February 2012 | Vol. XI - No. 2
Sustainability and Toys
Is the toy industry green enough?
Environmental technology is one of the most important movers of the 21st century. It helps us avoid polluting the world around us, reduce pollution that has occurred, and remedy damage done. As raw materials become ever more scarce and ever more expensive, it also helps companies to handle these precious resources more efficiently. Both now and in the future, this opens up vast potential to reduce costs and make businesses more competitive. Eco-technology has a place in toy manufacturing, the importance of which cannot be overstated.
But today too little is being done by us in the toy industry.
We all remember the disastrous toy recalls between 2007 and 2010. In comparison, last year was uneventful, suggesting that people do learn after all. Many manufacturers have gone a step further than just making toys safe; they are now experimenting with how to make them more eco-friendly. A good example is Hasbro, who appears to be thinking about making toys that do not harm the environment. Specifically, the company intends to eliminate PVC from its packaging by next year and go to 90% recycled paper content by 2015. Mattel, its main competitor, is not far behind. They plan to use recycled material or sustainable fibers for 85% of their packaging by 2015.
Retailers, too, have given their nods to sustainability in 2011 and earlier; however, none of the major toy retailers has made a clear and targeted commitment to sustainability in toys. Where steps were taken, these were superficial and designed to cut costs rather than improve the world we live in.
In other words, none of the major retailers nor the major manufacturers have done much more than pay lip service to eco-friendliness. The retailers did absolutely nothing whilst Hasbro and Mattel take the easy way out by focusing on packaging rather than on the toy itself. And it is the toy, not the packaging, which becomes part of daily family life and ends up in a landfill.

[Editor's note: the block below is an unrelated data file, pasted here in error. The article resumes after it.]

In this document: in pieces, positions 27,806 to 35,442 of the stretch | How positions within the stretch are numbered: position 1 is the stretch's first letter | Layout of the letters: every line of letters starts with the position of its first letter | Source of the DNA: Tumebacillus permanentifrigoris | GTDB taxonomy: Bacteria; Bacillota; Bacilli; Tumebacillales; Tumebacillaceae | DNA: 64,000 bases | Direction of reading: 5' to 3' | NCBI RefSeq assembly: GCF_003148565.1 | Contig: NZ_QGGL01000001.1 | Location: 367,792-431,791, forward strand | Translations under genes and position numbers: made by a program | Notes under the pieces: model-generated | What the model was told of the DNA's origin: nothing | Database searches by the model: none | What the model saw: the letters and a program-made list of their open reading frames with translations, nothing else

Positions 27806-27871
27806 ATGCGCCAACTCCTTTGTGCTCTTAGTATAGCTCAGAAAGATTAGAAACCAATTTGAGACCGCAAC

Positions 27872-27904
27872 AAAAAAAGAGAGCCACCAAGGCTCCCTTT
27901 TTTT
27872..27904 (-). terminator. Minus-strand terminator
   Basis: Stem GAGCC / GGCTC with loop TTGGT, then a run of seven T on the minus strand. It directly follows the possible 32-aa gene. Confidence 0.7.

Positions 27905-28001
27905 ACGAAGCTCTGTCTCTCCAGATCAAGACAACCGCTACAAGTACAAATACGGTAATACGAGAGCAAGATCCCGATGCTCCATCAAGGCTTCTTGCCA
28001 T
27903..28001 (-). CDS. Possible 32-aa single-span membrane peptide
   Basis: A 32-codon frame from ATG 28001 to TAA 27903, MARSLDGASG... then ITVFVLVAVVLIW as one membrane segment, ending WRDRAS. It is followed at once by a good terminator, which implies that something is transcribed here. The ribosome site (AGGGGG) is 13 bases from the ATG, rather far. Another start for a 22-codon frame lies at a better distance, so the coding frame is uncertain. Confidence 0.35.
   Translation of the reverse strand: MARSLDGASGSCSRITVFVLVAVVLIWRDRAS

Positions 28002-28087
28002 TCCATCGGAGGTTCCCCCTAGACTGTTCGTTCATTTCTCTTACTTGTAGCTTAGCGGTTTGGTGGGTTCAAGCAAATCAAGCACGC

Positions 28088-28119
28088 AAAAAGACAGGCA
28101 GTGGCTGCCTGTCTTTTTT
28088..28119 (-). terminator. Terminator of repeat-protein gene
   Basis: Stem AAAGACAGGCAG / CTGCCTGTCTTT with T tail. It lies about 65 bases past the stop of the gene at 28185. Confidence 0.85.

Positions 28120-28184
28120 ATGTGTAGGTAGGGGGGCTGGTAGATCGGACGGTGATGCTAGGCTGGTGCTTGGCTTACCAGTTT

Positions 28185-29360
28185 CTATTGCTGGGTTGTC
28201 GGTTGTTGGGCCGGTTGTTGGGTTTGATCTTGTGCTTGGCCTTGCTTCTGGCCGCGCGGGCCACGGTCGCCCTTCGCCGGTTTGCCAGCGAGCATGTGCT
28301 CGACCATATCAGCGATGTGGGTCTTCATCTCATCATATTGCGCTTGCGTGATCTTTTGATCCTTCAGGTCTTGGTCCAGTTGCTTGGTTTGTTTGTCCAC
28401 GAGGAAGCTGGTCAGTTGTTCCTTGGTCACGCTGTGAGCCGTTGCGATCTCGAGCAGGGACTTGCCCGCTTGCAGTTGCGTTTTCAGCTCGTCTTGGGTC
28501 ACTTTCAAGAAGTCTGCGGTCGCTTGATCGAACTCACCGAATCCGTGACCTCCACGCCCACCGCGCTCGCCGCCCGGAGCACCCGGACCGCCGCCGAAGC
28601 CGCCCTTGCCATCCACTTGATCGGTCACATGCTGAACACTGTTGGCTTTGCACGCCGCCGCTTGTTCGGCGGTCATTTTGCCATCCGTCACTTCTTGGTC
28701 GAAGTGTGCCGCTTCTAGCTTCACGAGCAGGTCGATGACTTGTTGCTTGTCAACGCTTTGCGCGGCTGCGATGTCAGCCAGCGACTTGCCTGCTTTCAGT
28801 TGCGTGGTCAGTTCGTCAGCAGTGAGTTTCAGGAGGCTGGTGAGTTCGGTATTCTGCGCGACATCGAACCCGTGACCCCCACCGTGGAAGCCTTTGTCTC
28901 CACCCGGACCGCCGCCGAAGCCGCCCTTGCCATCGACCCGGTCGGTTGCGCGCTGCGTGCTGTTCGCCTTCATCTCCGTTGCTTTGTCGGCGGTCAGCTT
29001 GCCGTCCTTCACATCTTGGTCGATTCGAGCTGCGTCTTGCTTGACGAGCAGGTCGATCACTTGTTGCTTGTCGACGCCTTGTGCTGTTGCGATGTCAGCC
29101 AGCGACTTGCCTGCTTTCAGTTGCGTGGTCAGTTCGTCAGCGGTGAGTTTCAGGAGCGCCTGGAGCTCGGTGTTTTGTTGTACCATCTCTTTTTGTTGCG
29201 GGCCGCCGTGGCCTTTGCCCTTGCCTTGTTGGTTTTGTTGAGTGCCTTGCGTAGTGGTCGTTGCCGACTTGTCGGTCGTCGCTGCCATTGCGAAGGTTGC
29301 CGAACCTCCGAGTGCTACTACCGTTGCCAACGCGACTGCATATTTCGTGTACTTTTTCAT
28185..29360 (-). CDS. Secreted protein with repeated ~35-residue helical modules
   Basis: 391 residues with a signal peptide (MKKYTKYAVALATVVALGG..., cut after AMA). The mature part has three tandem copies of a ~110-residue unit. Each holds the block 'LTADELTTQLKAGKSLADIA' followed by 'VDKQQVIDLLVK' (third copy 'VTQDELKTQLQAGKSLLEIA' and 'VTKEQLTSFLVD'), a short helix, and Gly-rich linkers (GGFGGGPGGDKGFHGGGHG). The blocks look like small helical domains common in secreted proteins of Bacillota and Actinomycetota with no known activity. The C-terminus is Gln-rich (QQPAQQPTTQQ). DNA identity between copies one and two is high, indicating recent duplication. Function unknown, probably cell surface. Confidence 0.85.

Yet, there are movements afoot that suggest that eco-friendly toys are not a pipe dream but a realistic proposition. I give three examples but there are many more, suggesting that the move towards eco-friendly toys is under way. At the end of the day, as always, the majors will be dragged, albeit screaming and protesting, to a point where they too will begin to do the right thing.
The first example is from a company aptly named Green Toys Inc. Most recently featured on ABC News on 12/14/2011 [“Christmas Toys made in America”], the company produces its 25 SKUs in California. Founded in 2007, the company has seen a growth rate of 70% each year. They are not in any of the majors so far but they do sell in places such as Whole Foods, Amazon, Pottery Barn, Nordstrom, and Barnes and Noble. They are also sold internationally in such places as Canada [but not in Zellers], France, Germany, Norway, Sweden and Hong Kong.
Their products are made from 100% recycled curbside-collected plastic milk jugs. This plastic saves a tremendous amount of energy over virgin plastic, and greatly reduces greenhouse gasses. Also, their supply chain (from milk jug recycling to manufacturing to assembly and warehousing) is completely done in California, saving a lot of unnecessary transportation. Finally, all their products are packaged in 100% recyclable cardboard with no twist ties, plastics or cellophane. In fact, they claim that they are the only children's products company that does all this. Green Toys Inc. is a prime example of being both good and successful at the same time.
The second example is from Off-Grid Technologies, LLC, a company that is not in toys per se but who own a technology that is being viewed by some toy manufacturers as potentially very useful for their products. This is what Lee Wainwright, their CEO, told me: